Science is moving full speed ahead in the country’s largest academic biomedical research expansion.
About a mile south of the city’s financial district, in an area only recently occupied by old warehouses and rail yards, University of California, San Francisco scientists have refined a system to capture clusters of gene activity in the malaria parasite. In the same room, an automated apparatus identifies the type, abundance and cellular location of all the proteins interacting in an organism—a milestone in the new age of proteomics.
Just six months old, UCSF Genentech Hall pulses night and day with the activity of 900 scientists, students and staff working in 60 labs grouped in ” neighborhoods” to spur collaborative research. It is the first building completed at UCSF Mission Bay, the 43-acre second campus planned to double the size of the University’s research and teaching program and boost the pace of biomedical discovery. Four more buildings are currently under construction. An $800 million budget funds this first building phase.
UCSF Mission Bay is the largest biomedical university expansion in the country. At full build-out in 15 to 20 years, the campus will have 20 structures and an expected UCSF population of 9,100—a new San Francisco community located south of Pac Bell Park, with a commanding view of downtown. The expected cost of the new UCSF campus at completion is estimated at about $1.5 billion.
Construction funds are coming from a variety of state, University and private sources.
The campus is the anchor of a 303-acre Mission Bay project, San Francisco’s largest development since the building of the Golden Gate Park and the last remaining major open parcel of land in the city.
(To view Genentech Hall and the UCSF Mission Bay campus, go to the UCSF Mission Bay web site: Mission Bay and click “Image Database.”)
The first faculty scientists, graduate students, postdocs and staff moved into Genentech Hall in mid-January. Within three days, one lab already had experimental results: part of a study on the mechanisms bacteria use to evade the immune system. Lacking working ice machines on day one, a grad student resorted to scraping ice from the walls of a freezer to make an ice bath for the experiment. By May, the move was complete and people filled the building’s labs, offices, common areas and hallways, and shared meeting areas in the airy atrium and café.
By the late 1980s, UCSF’s research enterprise was bursting at its seams, strong in creative energy but hard pressed to realize its full potential without expanding. The solution was a second campus, an ambitious project for a mature university.
The new campus carries on the UCSF tradition of research collaboration. UCSF Genentech Hall and the other Mission Bay campus buildings are designed to stimulate interaction—both formal and informal—between scientists in related disciplines, based on the belief repeatedly confirmed at UCSF, that collaboration between scientists is the surest catalyst for discovery. Genentech Hall’s fifth floor, for example, brings chemists and chemical biologists together. Chemists can subtly modify the structure of molecules active in cells, or create new molecules to determine, for example, the role specific proteins play in signaling between and within cells. This detailed knowledge is vital both to understand living systems at a molecular level and to develop drugs that can counter malfunctions. The building’s Center for Advanced Technologies supports new and experimental research methodologies with potential use to many labs.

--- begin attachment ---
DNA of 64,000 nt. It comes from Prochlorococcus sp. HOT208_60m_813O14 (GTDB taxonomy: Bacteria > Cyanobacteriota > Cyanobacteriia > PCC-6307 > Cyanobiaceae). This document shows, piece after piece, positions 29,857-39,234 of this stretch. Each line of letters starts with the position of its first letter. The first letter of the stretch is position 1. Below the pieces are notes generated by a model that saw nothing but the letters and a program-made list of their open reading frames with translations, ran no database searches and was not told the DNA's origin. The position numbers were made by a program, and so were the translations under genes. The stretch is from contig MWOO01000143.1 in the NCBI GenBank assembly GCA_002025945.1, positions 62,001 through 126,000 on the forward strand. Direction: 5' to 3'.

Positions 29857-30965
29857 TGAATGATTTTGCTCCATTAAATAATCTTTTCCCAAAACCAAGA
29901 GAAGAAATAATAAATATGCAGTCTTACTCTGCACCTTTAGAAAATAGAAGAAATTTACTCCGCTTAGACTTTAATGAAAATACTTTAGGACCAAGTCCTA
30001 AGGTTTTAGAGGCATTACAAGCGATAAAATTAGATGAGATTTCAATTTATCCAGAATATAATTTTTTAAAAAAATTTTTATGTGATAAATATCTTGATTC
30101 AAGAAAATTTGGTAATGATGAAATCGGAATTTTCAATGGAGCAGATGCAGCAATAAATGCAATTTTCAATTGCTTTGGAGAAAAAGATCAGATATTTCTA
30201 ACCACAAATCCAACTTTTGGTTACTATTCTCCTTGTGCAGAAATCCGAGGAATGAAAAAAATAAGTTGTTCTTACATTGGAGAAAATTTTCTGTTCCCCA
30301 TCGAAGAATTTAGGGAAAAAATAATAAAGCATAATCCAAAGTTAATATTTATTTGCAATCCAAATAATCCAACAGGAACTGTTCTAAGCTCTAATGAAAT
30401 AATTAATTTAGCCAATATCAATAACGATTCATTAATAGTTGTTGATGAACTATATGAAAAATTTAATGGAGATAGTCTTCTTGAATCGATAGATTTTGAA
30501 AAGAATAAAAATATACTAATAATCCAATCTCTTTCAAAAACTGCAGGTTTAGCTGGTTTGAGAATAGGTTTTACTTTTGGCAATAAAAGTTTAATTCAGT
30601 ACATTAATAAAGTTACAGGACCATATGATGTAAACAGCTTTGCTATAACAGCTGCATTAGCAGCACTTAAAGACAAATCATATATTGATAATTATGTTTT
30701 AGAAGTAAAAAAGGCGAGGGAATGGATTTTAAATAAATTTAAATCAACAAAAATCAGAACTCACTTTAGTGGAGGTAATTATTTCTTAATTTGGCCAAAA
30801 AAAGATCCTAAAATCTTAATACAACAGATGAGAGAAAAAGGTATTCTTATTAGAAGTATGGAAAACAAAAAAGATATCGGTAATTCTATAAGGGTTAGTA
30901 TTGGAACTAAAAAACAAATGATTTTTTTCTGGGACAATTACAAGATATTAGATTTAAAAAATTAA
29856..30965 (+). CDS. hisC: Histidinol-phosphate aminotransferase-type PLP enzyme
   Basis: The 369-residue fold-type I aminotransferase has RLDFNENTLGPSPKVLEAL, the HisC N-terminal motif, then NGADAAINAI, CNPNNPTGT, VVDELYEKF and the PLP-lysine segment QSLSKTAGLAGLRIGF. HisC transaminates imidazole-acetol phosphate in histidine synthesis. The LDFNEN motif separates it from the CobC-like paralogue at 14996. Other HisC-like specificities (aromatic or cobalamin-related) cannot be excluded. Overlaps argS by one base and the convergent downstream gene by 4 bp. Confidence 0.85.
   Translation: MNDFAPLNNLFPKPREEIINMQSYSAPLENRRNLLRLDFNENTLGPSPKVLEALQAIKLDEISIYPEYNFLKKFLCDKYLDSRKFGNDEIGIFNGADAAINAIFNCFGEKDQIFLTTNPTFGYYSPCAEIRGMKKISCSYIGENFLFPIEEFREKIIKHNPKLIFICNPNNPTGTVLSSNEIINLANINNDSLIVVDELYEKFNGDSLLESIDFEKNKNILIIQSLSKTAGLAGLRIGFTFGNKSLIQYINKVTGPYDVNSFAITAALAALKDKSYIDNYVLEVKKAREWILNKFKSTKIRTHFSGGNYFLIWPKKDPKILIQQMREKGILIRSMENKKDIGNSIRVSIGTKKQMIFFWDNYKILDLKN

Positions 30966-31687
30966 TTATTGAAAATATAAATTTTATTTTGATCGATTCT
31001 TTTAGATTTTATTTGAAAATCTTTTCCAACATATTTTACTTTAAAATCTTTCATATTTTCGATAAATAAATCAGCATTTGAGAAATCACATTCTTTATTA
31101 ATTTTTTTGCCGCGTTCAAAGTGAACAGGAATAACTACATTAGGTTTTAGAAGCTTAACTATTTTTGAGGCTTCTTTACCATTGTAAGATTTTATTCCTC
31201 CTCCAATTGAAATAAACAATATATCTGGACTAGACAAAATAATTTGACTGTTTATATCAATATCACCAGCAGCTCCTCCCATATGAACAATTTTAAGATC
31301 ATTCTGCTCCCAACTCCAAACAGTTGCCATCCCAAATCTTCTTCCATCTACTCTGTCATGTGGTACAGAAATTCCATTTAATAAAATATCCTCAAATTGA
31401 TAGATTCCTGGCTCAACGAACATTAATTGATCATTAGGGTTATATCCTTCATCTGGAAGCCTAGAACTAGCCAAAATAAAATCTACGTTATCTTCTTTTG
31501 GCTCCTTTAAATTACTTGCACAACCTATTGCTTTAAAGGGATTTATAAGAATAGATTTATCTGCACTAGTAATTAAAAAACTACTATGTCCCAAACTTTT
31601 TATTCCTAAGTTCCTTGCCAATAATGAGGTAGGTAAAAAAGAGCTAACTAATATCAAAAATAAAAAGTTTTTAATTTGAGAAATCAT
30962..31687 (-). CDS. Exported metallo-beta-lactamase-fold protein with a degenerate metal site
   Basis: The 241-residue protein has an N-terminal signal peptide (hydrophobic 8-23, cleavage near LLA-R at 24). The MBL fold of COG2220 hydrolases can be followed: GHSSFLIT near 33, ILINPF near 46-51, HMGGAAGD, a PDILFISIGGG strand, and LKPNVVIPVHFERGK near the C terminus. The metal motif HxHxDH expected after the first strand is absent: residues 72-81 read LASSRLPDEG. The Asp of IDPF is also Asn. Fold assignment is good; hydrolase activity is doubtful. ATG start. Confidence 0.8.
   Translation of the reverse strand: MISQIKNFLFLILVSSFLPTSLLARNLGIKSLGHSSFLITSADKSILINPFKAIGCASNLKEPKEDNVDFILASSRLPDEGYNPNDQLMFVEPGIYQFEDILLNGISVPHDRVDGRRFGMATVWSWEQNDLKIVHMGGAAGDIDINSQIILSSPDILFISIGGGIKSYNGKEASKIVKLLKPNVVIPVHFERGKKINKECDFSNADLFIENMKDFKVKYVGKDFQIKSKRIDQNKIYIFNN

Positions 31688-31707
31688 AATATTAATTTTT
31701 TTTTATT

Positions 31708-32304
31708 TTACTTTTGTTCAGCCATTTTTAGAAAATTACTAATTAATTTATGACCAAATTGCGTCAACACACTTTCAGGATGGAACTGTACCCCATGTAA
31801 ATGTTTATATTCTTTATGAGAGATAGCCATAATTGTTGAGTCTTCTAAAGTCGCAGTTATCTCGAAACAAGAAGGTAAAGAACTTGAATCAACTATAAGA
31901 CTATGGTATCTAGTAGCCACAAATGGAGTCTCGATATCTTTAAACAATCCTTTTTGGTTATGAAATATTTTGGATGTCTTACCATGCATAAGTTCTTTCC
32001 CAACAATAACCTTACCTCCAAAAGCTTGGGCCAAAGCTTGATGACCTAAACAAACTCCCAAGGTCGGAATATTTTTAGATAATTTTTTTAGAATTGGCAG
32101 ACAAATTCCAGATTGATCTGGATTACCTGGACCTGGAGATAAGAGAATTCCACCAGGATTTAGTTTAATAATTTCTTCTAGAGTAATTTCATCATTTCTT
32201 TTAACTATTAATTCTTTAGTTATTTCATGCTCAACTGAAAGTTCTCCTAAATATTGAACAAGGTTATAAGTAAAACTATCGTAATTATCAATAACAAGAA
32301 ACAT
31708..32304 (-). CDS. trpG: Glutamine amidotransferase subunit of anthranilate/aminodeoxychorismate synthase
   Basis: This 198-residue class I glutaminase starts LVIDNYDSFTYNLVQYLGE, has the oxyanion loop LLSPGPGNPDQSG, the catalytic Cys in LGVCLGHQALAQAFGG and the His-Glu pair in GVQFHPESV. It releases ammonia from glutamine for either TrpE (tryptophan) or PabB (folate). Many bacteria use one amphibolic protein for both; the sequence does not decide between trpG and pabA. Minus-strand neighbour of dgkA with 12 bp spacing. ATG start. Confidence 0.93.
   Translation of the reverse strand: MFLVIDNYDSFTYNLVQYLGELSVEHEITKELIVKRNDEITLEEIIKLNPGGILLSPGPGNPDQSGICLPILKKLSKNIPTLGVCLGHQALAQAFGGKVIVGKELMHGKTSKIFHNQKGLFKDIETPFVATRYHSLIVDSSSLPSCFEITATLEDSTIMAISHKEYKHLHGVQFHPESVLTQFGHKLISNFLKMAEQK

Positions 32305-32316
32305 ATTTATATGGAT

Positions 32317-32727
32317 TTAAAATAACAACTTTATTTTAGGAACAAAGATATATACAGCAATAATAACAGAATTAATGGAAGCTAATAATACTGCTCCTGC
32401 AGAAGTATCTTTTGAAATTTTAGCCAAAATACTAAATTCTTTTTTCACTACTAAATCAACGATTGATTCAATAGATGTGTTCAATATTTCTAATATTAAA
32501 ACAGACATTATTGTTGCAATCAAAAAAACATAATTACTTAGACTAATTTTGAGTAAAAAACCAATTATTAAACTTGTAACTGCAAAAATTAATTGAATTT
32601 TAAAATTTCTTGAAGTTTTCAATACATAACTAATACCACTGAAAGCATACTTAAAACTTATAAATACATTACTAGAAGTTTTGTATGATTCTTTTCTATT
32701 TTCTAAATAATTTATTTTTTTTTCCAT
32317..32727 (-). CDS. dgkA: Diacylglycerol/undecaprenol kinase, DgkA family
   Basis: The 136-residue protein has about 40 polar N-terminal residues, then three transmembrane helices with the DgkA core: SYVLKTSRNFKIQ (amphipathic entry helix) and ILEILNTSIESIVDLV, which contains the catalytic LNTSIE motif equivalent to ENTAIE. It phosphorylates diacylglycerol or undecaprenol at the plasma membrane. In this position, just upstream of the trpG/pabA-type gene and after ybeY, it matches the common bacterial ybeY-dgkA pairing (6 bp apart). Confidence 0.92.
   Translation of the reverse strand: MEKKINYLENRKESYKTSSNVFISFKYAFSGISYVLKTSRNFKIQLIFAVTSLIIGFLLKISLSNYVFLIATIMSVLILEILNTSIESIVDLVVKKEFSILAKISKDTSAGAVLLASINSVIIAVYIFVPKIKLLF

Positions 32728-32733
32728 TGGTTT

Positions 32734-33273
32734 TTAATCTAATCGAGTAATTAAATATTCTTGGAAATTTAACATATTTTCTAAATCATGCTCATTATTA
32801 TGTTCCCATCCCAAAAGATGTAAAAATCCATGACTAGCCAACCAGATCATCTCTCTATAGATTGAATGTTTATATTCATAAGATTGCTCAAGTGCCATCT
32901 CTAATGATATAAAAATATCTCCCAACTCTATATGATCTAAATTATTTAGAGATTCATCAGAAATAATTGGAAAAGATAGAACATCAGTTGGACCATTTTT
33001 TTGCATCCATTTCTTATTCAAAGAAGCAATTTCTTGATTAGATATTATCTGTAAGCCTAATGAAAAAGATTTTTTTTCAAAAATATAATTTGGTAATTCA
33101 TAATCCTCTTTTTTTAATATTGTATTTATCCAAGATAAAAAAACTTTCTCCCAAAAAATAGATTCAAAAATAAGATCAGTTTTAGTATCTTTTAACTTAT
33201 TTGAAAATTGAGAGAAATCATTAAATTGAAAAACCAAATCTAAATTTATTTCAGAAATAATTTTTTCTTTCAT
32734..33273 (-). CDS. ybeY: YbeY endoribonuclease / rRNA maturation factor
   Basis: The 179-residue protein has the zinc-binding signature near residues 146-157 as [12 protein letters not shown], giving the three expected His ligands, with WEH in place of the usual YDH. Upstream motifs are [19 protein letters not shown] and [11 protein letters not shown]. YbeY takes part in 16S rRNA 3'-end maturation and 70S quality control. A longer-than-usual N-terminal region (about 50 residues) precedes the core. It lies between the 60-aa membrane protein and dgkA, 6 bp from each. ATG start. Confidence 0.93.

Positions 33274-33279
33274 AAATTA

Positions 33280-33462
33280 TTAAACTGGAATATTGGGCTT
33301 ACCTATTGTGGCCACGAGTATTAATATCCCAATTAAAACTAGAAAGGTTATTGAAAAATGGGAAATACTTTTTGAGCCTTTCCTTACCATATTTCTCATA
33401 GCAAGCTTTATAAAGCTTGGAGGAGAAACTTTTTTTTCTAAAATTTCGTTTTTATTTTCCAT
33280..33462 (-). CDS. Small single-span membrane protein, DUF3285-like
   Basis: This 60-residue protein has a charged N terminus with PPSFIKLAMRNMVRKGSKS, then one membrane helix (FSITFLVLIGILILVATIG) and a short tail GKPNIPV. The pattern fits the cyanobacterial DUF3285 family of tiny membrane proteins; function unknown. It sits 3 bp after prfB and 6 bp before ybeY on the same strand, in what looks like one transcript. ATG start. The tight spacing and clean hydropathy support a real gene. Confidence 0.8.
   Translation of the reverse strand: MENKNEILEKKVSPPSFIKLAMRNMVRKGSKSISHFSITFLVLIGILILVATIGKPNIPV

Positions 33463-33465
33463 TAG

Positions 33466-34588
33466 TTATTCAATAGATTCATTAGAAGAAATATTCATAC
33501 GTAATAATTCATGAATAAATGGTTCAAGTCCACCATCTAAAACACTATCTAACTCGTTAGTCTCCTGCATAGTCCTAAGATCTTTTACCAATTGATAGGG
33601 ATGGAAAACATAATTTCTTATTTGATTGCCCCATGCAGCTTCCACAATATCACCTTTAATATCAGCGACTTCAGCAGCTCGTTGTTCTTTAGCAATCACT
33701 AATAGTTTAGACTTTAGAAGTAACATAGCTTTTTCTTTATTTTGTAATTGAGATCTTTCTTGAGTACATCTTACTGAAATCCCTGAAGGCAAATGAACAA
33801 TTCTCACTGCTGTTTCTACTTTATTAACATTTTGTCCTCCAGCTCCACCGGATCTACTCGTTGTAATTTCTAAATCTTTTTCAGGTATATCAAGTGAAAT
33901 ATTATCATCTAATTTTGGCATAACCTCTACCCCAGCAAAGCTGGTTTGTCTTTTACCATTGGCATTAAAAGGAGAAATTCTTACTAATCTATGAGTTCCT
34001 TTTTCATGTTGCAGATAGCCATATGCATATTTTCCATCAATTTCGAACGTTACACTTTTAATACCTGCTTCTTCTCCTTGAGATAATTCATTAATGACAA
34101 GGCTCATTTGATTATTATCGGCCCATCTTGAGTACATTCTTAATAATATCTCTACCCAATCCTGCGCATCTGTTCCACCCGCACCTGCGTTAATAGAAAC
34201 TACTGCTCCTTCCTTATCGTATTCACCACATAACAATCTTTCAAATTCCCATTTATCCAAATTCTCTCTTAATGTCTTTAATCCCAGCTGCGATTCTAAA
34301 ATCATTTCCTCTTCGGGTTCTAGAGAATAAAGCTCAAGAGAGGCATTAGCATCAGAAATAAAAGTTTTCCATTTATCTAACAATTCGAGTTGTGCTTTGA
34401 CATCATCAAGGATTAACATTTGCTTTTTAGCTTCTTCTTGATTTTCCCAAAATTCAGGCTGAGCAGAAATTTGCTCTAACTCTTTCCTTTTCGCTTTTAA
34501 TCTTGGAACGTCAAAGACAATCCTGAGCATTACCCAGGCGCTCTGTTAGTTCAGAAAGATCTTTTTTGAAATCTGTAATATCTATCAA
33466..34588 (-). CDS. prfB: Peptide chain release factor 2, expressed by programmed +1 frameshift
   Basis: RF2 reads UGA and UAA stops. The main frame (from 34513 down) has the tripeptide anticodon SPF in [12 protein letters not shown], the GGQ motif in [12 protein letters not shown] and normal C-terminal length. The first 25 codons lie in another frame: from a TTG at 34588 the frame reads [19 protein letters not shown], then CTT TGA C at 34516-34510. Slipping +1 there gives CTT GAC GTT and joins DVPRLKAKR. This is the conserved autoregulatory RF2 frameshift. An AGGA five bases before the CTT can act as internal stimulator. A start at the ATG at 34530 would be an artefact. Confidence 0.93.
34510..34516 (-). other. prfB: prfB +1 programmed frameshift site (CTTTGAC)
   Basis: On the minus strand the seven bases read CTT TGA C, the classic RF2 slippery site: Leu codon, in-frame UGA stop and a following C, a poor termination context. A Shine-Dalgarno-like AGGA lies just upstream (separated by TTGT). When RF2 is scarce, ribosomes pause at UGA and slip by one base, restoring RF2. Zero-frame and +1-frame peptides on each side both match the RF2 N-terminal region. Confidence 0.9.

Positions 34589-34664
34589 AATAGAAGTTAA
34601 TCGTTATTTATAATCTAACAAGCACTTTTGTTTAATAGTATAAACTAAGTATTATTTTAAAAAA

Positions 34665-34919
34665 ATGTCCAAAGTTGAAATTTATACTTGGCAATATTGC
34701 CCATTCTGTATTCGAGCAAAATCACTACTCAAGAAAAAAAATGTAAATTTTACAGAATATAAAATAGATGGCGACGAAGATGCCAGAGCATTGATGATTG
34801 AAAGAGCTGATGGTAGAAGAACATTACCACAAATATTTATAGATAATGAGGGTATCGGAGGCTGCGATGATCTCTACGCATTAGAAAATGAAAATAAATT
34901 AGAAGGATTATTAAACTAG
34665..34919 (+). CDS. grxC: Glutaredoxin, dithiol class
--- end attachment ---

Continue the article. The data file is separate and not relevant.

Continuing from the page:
Research in Genentech Hall focuses on structural and chemical biology as well as molecular and development biology and related fields.
A second campus structure, the Genetics, Development and Behavioral Sciences Buildings, is targeted for occupancy in November 2003.
In late 2004, researchers and administrators will move into the new Institute for Quantitative Biomedical Research (dubbed QB3), the third research building in UCSF Mission Bay’s initial phase of development. QB3 is a partnership between UCSF, UC Berkeley and UC Santa Cruz—one of the California Institutes for Science and Innovation developed at the initiative of Governor Gray Davis. The UCSF building will be the QB3 headquarters. The institute brings together expertise in the physical sciences, engineering and mathematics to help tackle biological problems of such complexity that they simply can’t be approached with the tools of just one discipline.
UCSF broke ground for its new campus in 1999. The three research buildings, along with a community center, student and faculty housing facility and an open space quad larger than downtown San Francisco’s Union Square make up the first phase of the new campus.
About half of the program space in the campus will be for research uses, mainly in the basic sciences. The balance of the space will be used for instruction, academic support, campus administration, campus community activities, housing and space for logistical operations.
Catellus Development Corporation donated 30 acres of the site that will comprise UCSF Mission Bay. The City of San Francisco donated the additional 13 acres.
For more information, visit the UCSF Mission Bay web site at: http://pub.ucsf.edu/missionbay/